m6A RNA Methylation Quantification
The total level of m6A in kidney tissue was determined by using the EpiQuik m6A RNA Methylation Quantification Kit (Epigentek, NY, United States) according to the manufacturer’s instructions. Briefly, 200 ng RNA isolated from kidney tissue was added to strip wells and incubated with the capture antibody and detection antibody in sequence. After treatment with enhancer solutions, the m6A content was quantified colorimetrically using a microplate spectrophotometer at 450 nm and calculated based on the formula provided by the manufacturer.
Quantitative Real-Time PCR
The differential expression levels of the m6A-related genes Mettl3, Mettl14, Fto, Wtap, and Alkbh5 were evaluated by quantitative real-time PCR (qPCR) in control and Cis-AKI mice. In brief, total RNA derived from kidney tissues was reverse transcribed into cDNA with SuperScript™ III Reverse Transcriptase (Invitrogen, MA, United States) according to the manufacturer’s protocol. The amplification reactions were then carried out on a QuantStudio™ 5 System (Applied Biosystems, MA, United States) with a 2X PCR master mix (Arraystar, MD, United States), which contained a 2× Master Mix (Arraystar, MD, United States), 10 μmol/L forward primer, 10 μmol/L reverse primer, and 2 μl cDNA. The reaction condition was as follows: 95°C for 10 min, followed by 40 cycles of 95°C for 10 s and 60°C for 60 s. The Ct values obtained against known concentrations of serially diluted PCR products of mRNAs were used to construct a standard curve. The concentration of the targeted mRNAs in each sample was calculated according to the standard curve. The mRNA expression levels were normalized using GAPDH as the internal reference, and the fold change between the two groups was then calculated. To confirm the validity of the microarray data, qPCR combined with methylated RNA immunoprecipitation was conducted to determine the expression level of ten selected RNAs, including mRNAs (Fosl1, Krt20, Cdkn1a, Psme2, Slc35f3, and Cndp1) and lncRNAs (RP24-267E6.2, RP23-478H15.3, RP23-149A5.3, and RP23-257O9.1). The immunoprecipitated RNA and input RNA were both converted to cDNA and subjected to an amplification process as described previously (Wang Y. et al., 2019). The sequences of the primers used in the qPCR experiments are listed in Table 1.
Total RNA (3 μg) mixed with the m6A spike-in control reagent (Arraystar, MD, United States) was incubated with anti-m6A rabbit polyclonal antibody (Synaptic Systems, Germany) in an immunoprecipitation (IP) reaction system (50 mM Tris-HCl, 7.4 pH , 150 mM NaCl, 0.1% NP40, and 40 U/μl RNase Inhibitor (Enzymatics, MA, United States)) at 4°C for 2 h. Dynabeads™ M-280 Sheep Anti-Rabbit IgG (Invitrogen, MA, United States) was blocked with 0.5% bovine serum albumin (BSA) and then tumbled with the total RNA-antibody mixture prepared above. After binding to the total RNA, the beads were washed with IP buffer and Wash buffer (50 mM Tris-HCl, 7.4 pH , 50 mM NaCl, 0.1% NP40, and 40 U/μl RNase Inhibitor) several times. Finally, the enriched RNA was separated from the beads in Elution buffer (10 mM Tris-HCl, pH7.4, 1 mM EDTA, 0.05% SDS, and 40 U Proteinase K) and purified via acid phenol–chloroform extraction and the ethanol precipitation method.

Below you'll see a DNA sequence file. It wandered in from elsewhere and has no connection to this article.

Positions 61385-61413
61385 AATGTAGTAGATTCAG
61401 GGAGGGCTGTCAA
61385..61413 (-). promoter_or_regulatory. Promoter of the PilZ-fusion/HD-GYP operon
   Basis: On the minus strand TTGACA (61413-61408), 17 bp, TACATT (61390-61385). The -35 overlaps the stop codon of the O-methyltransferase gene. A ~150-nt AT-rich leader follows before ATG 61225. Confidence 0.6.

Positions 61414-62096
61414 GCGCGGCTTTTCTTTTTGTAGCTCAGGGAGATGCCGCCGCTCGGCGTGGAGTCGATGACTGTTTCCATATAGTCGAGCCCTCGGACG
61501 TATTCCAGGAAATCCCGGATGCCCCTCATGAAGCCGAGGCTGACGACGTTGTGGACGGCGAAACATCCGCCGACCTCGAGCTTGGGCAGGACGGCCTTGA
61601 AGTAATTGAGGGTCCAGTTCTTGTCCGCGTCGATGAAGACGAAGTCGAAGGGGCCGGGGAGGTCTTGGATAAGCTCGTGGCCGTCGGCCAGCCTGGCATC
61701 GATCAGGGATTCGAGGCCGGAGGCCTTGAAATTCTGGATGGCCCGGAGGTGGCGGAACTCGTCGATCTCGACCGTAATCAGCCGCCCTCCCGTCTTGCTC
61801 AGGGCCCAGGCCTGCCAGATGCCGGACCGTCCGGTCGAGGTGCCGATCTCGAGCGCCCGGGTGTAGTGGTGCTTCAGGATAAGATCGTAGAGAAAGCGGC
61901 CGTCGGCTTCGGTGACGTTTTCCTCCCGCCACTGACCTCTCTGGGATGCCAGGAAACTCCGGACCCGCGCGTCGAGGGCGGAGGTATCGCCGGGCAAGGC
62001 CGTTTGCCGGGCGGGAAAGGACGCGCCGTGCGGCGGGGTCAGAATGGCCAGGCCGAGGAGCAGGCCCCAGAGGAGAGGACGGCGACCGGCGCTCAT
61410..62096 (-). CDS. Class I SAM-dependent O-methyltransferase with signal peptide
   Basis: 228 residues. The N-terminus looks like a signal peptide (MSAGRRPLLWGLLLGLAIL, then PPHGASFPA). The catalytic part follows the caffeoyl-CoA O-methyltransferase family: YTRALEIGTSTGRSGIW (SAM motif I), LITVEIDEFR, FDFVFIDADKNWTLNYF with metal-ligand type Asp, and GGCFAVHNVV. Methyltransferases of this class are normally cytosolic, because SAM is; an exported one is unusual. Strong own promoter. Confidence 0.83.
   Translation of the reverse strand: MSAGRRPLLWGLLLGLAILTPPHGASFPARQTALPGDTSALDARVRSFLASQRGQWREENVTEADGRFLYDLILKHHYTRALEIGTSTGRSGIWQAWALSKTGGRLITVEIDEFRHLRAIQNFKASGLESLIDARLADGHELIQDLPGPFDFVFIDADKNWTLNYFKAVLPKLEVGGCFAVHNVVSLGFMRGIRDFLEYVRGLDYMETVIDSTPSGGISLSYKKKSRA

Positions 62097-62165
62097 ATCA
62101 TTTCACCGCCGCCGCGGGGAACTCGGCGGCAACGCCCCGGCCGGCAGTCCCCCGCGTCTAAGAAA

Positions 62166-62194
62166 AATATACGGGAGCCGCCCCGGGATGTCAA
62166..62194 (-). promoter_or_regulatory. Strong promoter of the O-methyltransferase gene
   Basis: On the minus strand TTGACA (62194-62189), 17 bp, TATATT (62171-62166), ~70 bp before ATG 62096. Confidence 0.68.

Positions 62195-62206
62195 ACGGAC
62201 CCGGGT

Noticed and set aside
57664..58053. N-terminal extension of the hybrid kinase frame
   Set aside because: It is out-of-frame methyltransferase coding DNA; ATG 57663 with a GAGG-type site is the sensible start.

m6A RNA Microarray
The immunoprecipitated RNAs and RNAs in the supernatant were amplified separately as complementary RNAs (cRNAs) and labeled with Cy5 and Cy3 fluorescent dye using an Arraystar Super RNA Labeling Kit (Arraystar, MD, United States). The Cy3 and Cy5 marked cRNAs were mixed and purified by using an RNeasy Mini Kit (Qiagen GmbH, Germany). Following fragmentation by adding the blocking agent and fragmentation buffer, the cRNA mixture was combined with the hybridization buffer and then loaded onto the m6A-mRNA and lncRNA Epitranscriptomic Microarray slide (KangChen Bio-tech, China) for hybridization in an Agilent Hybridization Oven at 65°C for 17 h. The hybridized microarray slides were washed and scanned with the Agilent Scanner G2505C (Agilent Technologies, CA, United States).
Microarray Data Analysis
Raw data were obtained with Agilent Feature Extraction software (version 184.108.40.206) by analyzing the scanned array images. After normalization of raw intensities of immunoprecipitated RNAs (Cy5-labeled) and RNAs in the supernatant (Cy3-labeled) with an average intensity of spike-in RNA, the probe signals flagged as present (P) or marginal (M) in at least four out of eight samples were retained for further analysis. The m6A-methylated RNAs having |fold changes| (|FC|) ≥2 and p values ≤ 0.05 between the control and Cis-AKI groups were identified as of the significantly differential expression. The false discovery rate (FDR) approach was used to correct the p value. Gene ontology (GO) is a bioinformatic method for annotating genes, gene products, and sequences to the underlying biological activities (Gene Ontology Consortium, 2006). The ontology can be divided into three nonoverlapping domains: the biological process (BP), cellular component (CC), and molecular function (MF). The potential functions of the differentially expressed m6A-methylated RNAs were predicted according to the functional annotation of the host genes. Enrichment analysis for GO terms was performed using the topGO package in R software for statistical computing. The pathway analysis based on Kyoto Encyclopedia of Genes and Genomes (KEGG) was utilized to identify the pathways significantly enriched in the parental genes of the differentially expressed m6A-methylated RNAs. The enrichment p value of the pathway analysis was calculated by Fisher’s exact test.
All data are expressed as the means ± SEM of three or more independent experiments. Student’s t-tests were used to determine the differences between the two groups. A p value ≤ 0.05 was defined as statistically significant. SPSS 20.0 software (SPSS Inc., IL, United States) was used to analyze the data.